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Ok, maybe not "poor", but the Americans that people use that word to describe. What exactly is "poor" in America? Lots of definitions exist, including one tied strictly to household income - according to this study about $11k a year for a single person - but that is hardly an indicator for every place people could live in the USA, and the "poor", being people, are free to live everywhere (at least that is what I've been told).

We all know that's not quite true. People at the "poverty level" of income are often concentrated in certain locations, due to all sorts of factors. But this diary entry isn't about that.

Following up on yesterday's diary entry concerning the need to define what "fair" means, I thought this term would be a good one to do next, because the right love to tell us how good "the poor have it in America".

I suppose I'll start with a list of things that I believe anyone in the USA should have, at bare minimum, in their households. (The following is crude and I'm sure it has holes I will plug later but in the hour I have for lunch it's the best I can do for now.) Each item assumes that after you pay the bills at the end of the month, NOTHING is left over.

1. You have nothing. Destitution like we see in the worst images of poverty stricken countries. No shelter, distended bellies from malnourishment and prolonged starvation, naked but for rags and perhaps some mud and leaves for modesty and or decoration.

2. Just enough food and water and clothing to meet a bare minimum existence in a mild climate.

3. 2 plus shelter, but nothing else. All of your income goes to food, water, and shelter.

(1 through 3 assume you have access to a telephone and access to transportation - either a friend or public provided. If a person can't get access to those two things then their ability to rise out of poverty is curtailed so I don't believe we can set the bar so low that it precludes at least access to transportation and communication.)

4. 3 plus electricity. Food, water, shelter, and lights and an appliance like a refrigerator. But nothing left at the end of the month after you pay the electric bill.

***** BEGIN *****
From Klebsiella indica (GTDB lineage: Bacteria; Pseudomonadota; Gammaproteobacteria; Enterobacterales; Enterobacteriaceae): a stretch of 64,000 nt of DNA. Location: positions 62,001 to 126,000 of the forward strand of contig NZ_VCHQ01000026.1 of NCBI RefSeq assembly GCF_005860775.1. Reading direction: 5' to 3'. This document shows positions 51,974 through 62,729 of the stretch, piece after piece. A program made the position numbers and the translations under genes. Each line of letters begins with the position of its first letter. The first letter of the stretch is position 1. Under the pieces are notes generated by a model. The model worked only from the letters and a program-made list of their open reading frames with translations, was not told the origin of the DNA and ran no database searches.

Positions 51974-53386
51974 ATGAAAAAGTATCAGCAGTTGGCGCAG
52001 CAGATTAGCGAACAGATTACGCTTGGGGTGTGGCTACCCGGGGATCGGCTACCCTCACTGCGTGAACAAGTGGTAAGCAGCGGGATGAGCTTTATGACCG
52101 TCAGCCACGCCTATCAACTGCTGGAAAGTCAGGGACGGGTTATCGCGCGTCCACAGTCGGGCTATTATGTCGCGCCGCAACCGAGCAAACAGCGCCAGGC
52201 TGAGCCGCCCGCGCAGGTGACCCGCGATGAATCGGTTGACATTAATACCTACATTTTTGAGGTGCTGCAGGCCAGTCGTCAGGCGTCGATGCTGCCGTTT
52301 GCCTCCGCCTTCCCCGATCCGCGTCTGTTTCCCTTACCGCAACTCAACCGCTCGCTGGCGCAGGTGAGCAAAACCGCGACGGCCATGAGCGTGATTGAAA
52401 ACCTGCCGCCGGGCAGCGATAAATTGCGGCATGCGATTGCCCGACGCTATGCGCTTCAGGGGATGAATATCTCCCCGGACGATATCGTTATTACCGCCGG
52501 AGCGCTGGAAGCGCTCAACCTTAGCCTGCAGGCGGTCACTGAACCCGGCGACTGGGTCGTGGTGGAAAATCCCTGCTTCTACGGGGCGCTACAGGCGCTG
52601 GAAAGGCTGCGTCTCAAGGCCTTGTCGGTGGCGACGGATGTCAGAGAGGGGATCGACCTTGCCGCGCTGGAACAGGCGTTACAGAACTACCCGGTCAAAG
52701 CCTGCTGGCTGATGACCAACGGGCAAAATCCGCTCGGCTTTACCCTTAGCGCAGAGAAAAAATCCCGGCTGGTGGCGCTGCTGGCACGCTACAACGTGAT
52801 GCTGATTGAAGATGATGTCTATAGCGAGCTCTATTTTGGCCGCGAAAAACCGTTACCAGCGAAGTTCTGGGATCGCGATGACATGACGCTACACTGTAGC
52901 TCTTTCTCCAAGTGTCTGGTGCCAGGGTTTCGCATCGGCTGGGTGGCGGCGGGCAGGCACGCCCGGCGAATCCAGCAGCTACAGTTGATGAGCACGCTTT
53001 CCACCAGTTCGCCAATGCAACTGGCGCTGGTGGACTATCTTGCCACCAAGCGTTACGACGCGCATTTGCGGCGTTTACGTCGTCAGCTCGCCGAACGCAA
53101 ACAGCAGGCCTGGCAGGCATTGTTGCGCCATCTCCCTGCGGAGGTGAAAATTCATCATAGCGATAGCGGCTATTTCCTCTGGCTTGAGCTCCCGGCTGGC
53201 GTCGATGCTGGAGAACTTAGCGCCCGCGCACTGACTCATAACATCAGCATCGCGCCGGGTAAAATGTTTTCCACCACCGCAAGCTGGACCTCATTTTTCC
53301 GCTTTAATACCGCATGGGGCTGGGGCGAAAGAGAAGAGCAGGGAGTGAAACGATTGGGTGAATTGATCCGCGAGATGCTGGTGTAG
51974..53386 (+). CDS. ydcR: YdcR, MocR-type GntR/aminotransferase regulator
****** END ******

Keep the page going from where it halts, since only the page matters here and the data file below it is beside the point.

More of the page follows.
5. 4 plus you have a cell phone.

6. 5 plus a computer with internet capability. Access to one, such as at a local library, would count too but many rural areas and inner city areas are finding libraries are "out of business". (Still no car.)

(1 through 6 assume you have access to public transportation so you can get to a job so that you can rise out of poverty (in theory, anyway))

7.  6 plus a car. This assumes enough income to purchase, maintain and insure the car, with nothing left over at the end of the month. For a majority of people a car is the only way they can get to work.

So without going too nutty, what do you think is a minimum for existence in the USA consumer/economic environment, that we can classify as POOR? Having no money is not automatically being poor, as you could have tons of "stuff" and all the food and care you require.

I think it's important to set the bar for what POOR is in the USA - and not tie it to strictly monetary income - so we can address factors like FAIR pay, because if person is working 40 hours a week and can't get past #7 (such as being able to afford medicine, health care, eduction and a means to increase their skills to escape being poor) then that person is not doing well. But is that person POOR?

What is POOR? Does it start at 7? 6? 5? Or 1? I think most of us know how conservative Republicans wold have this defined so I won't bother to mock them (here, anyway). They want a SLAVE CLASS of individuals who will do anything to make a buck and they probably have plans similar to this to capitalize on misfortune. They want POOR defined as #1. How about you? What is POOR to you?

Poll

At what level would you define a POOR person in the USA?

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| 14 votes | Vote | Results

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Comment Preferences

  •  Tip Jar (0+ / 0-)

    Send conservatives to FilthyLiberal.com for re-education.

    by filthyLiberalDOTcom on Wed Nov 28, 2012 at 10:53:28 AM PST

  •  Don't think you can stuff it into those categories (1+ / 0-)
    Recommended by:
    WakeUpNeo

    The Living Wage calculators might give some idea:
    http://livingwage.mit.edu/
    They take into account differences in housing and other costs in various parts of the country. It is set to determine the amount a household would need to meet their basic needs without assistance (such as Food Stamps, etc.).  Anything less than that would mean you are, to some degree, poor; and thus qualify for some amount, whether large or small, of assistance such as food stamps, subsidized housing, etc.

    Your first link is not "a study", it is the official government definition of the poverty level, revised annually. However, numerous government, and non-government, programs for the poor do not use it "as is" but define eligibility as some other amount based on the poverty guideline. 125% or 133% of the poverty guideline is quite typical.

    "...you can’t find any oxygen from outside the aircraft to get in the aircraft, because the windows don’t open. I don’t know why they don’t do that. It’s a real problem." Mitt Romney

    by Catte Nappe on Wed Nov 28, 2012 at 12:57:37 PM PST

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